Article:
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Peer support teams sent to help Las Vegas first responders for PTSD

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COLORADO SPRINGS -

With this unthinkable tragedy unfolding in Las Vegas, special support is also on its way to help first responders cope with what they're seeing and experiencing while working the scenes.

The moment the International Association of Fire Fighters found out the scope of this tragic incident, they made the call to send in help immediately.

They're sending in "peer support teams" which we also have locally in Colorado Springs to help our first responders deal with PTSD.

In the moments after gunfire showered into a crowd watching a concert on the Las Vegas strip, first responders rushed into the chaos to help.

"It's critically important to get the behavioral health support immediately following an incident," Jim Brinkley, Director of Occupational Health and Safety for the International Association of Fire Fighters said.

Seeing the worst of it, dozens killed and hundreds injured, that's why the IAFF was quick to send in a dozen of their trained peer supporters, coming from both Phoenix and New York City.

"The sooner we can get to them and help them process what they've just experienced and understand the signs and symptoms are of post-traumatic stress or acute anxiety, then we can start the recovery process for them," Brinkley said.

Working in teams of two going to all of the affected stations to talk about some of the things these firefighters might experience after this kind of traumatic exposure.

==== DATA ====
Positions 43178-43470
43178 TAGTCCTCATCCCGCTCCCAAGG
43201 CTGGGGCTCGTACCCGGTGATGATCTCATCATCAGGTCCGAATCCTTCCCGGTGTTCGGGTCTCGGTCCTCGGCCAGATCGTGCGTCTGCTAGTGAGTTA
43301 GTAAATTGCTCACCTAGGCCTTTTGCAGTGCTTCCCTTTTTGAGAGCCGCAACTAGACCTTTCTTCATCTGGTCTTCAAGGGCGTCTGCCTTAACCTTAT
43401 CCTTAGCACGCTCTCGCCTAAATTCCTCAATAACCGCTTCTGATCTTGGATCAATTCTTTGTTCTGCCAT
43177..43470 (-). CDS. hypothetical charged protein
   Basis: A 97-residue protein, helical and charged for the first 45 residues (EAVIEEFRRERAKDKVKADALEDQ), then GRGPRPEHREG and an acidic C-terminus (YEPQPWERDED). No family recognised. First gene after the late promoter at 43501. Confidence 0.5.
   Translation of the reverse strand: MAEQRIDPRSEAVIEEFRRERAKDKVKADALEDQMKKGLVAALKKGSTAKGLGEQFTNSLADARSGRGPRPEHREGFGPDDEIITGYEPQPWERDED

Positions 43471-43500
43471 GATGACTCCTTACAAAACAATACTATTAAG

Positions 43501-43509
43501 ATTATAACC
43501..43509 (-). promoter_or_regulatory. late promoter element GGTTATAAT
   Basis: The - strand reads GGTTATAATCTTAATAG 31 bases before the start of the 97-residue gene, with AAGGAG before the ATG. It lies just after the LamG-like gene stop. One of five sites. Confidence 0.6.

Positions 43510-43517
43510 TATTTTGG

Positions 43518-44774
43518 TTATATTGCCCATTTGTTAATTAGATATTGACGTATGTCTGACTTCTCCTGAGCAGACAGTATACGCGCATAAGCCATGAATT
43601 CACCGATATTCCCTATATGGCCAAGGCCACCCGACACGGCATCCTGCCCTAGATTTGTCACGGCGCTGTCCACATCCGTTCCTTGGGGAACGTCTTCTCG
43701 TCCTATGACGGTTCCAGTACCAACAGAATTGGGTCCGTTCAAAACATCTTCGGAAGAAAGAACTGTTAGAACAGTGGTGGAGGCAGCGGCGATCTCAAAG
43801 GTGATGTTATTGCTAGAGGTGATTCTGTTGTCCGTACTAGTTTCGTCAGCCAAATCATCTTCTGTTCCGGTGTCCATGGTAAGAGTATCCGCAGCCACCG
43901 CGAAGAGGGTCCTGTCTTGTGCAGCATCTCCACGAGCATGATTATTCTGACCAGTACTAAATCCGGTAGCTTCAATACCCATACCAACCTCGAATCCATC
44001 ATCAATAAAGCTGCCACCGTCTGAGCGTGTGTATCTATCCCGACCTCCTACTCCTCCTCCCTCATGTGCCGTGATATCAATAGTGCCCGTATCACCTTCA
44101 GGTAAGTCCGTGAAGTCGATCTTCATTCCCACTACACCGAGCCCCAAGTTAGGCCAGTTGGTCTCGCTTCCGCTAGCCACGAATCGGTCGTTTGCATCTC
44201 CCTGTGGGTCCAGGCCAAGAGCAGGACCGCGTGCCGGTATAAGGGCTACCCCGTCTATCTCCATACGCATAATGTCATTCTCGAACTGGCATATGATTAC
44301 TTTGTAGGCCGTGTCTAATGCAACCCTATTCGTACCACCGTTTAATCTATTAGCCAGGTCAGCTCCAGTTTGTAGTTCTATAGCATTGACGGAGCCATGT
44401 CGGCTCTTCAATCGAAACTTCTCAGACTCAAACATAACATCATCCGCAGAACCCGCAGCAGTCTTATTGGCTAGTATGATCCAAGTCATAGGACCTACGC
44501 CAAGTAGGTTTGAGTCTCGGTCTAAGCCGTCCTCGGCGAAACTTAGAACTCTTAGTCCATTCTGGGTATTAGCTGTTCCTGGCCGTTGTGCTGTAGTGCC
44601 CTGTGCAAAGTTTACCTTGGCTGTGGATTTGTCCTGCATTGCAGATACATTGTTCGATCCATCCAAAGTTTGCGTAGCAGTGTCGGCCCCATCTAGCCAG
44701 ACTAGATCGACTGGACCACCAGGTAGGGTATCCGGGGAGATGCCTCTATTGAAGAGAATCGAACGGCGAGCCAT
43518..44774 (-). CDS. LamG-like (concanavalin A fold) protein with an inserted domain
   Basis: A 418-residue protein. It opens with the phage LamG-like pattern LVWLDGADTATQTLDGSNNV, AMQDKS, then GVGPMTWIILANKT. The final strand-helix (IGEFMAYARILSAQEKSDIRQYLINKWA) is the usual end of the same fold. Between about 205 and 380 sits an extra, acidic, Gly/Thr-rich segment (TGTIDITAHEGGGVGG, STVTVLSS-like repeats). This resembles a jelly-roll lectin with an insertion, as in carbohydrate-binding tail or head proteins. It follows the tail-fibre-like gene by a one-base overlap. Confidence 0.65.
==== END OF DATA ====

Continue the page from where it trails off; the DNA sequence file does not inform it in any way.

"As the incident is over and they start to realize what they've just experienced, and how fortunate they are in many cases that they own families were not affected, it really starts to take a toll on their emotional and mental well being," he said.

Many fire departments across the country have their own "peer support team" set up including the Colorado Springs Fire Department.

"Immediately I start thinking about the firefighters, the paramedics, the law enforcement individuals that are responding that scene and what they're going to see and how hard that's going to be on them," Lt. Don Watkins of the Colorado Springs Fire Department said.

Their trusted team is made up of members of every rank and they've been working to support their firefighters locally for eleven years now through our own tragedies, including the New Life Church shooting back in 2007 and the Planned Parenthood shooting nearly two years ago.

"Many people have some support system outside of our job and then sometimes they can't understand what we're going through so we have to look back toward the people that we work with everyday," Watkins said.

They say even just having a small conversation with someone who's experienced something similar can make a big difference. 

The IAFF peer support team will be on the ground by Tuesday afternoon working with the local fire stations in Las Vegas to get through this tragedy and help any of their first responders that might be struggling with PTSD.

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